I then made up a foam fuselage which was covered with about 6 pieces of silkspan (to conform to the cylindrical contour) applied with thinned Titebond. After the fuselage had dried overnight, I put on a thin coat of nitrate dope with micro balloons added to fill in the pores of the silkspan.
During the next 20 minutes, wrinkles began appearing in the surface and, as another 20 minutes passed, the wrinkles grew larger until the whole fuselage looked like a prune! While nitrate dope ordinarily dries quickly, and especially so in the 10 or 15% humidity of the Arizona desert, the porous nature of the silkspan had allowed dope fumes to penetrate to the foam and the foam 'went away'. This was quite a setback, and I moved on to some other model projects for a few weeks. My interest in the Deperdussin plane remained however, and eventually I came across an article by Hal Cover, describing foam models covered with 1/32 sheet balsa. That article provided the inspiration for this project, as balsa plus Titebond glue creates an effective barrier between foam and dope, while producing an extremely strong model.
Throughout construction of this model, remember to keep it light. Although limited in wingspan by the Peanut scale rules, the fuselage is long in proportion to the wing. Thus, excess weight near the tail must be offset by more ballast weight at the nose, resulting in a heavier-than-desired model.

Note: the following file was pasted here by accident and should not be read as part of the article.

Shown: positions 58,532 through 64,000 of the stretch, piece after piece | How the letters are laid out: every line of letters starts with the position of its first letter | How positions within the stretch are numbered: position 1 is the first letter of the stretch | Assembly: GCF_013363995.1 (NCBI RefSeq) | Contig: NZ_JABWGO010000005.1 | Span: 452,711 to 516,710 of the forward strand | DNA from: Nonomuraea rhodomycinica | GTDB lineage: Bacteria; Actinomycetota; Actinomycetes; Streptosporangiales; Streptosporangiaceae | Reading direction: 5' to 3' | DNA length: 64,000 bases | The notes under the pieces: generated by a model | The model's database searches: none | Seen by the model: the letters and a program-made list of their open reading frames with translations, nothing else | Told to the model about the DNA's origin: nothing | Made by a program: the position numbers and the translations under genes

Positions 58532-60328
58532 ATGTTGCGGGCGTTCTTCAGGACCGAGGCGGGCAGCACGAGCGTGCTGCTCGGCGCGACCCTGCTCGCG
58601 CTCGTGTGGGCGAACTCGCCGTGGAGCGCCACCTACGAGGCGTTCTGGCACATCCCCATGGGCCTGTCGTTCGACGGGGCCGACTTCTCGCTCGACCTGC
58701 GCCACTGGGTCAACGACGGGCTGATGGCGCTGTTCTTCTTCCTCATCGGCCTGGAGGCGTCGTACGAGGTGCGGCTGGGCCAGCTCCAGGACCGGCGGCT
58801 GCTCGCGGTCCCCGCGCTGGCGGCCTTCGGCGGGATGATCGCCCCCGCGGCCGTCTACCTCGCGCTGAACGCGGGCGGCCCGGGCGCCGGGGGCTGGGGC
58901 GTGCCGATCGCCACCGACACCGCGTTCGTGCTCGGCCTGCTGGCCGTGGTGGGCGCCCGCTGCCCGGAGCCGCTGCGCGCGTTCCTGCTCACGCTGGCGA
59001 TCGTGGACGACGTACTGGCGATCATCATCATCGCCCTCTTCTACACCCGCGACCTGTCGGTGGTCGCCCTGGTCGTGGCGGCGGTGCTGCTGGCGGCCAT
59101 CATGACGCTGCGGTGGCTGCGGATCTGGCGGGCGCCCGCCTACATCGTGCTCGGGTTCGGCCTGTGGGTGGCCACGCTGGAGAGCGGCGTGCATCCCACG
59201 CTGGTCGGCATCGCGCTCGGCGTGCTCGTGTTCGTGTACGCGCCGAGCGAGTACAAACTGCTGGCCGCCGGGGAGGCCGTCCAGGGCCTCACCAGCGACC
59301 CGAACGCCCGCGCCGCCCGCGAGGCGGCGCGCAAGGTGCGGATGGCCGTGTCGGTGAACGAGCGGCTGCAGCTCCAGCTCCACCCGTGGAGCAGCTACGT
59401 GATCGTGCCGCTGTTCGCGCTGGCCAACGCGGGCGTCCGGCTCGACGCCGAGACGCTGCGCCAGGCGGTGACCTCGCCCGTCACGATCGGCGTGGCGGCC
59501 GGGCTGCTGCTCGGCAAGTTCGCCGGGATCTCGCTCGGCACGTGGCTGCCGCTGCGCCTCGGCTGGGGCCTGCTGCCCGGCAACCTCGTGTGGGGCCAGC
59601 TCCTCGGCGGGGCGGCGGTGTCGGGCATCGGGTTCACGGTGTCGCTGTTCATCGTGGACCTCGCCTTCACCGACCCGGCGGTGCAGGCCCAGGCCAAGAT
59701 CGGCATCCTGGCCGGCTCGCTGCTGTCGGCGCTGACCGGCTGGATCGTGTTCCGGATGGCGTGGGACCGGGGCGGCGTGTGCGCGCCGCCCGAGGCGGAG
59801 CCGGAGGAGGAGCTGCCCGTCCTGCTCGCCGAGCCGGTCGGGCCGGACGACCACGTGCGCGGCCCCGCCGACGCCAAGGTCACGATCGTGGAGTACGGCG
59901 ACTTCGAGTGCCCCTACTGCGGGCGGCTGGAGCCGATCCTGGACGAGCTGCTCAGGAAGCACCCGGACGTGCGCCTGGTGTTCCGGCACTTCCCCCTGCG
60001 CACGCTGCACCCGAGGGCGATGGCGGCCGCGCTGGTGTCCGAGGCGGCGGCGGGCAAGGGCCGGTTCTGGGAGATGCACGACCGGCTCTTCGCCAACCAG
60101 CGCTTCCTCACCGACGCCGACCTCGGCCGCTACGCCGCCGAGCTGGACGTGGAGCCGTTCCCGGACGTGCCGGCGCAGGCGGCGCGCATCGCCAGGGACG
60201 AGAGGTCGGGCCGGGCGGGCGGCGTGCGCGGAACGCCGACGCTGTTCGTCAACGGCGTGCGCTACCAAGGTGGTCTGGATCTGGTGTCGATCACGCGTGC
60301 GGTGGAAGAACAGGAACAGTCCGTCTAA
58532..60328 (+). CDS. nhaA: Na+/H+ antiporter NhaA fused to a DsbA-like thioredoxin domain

Construction of the fuselage is the most interesting part of the model, so let's start there. Get some light insulating foam from a building supply store, or scraps of foam from an R/C flyer. You won't need much; 2 pieces measuring 1 x 2 x 10 inches will make the fuselage. Tack-glue the pieces lightly together to make a block 2 x 2 x 10 inches. Trace the side view of the fuselage onto one of the original 2-inch sides, so that the joint between the blocks becomes the vertical centerline of the fuselage. Leave a bit of extra material around the outline when cutting, which can be easily done with a hacksaw blade. Now trace the top view on the block and cut it to shape. Cut the nose former and ring from 1/4 inch balsa. Cut the nose-block hole in the former, glue the ring to the former, and glue the former to only one of the foam blocks ... so you will be able to split the blocks apart later for hollowing.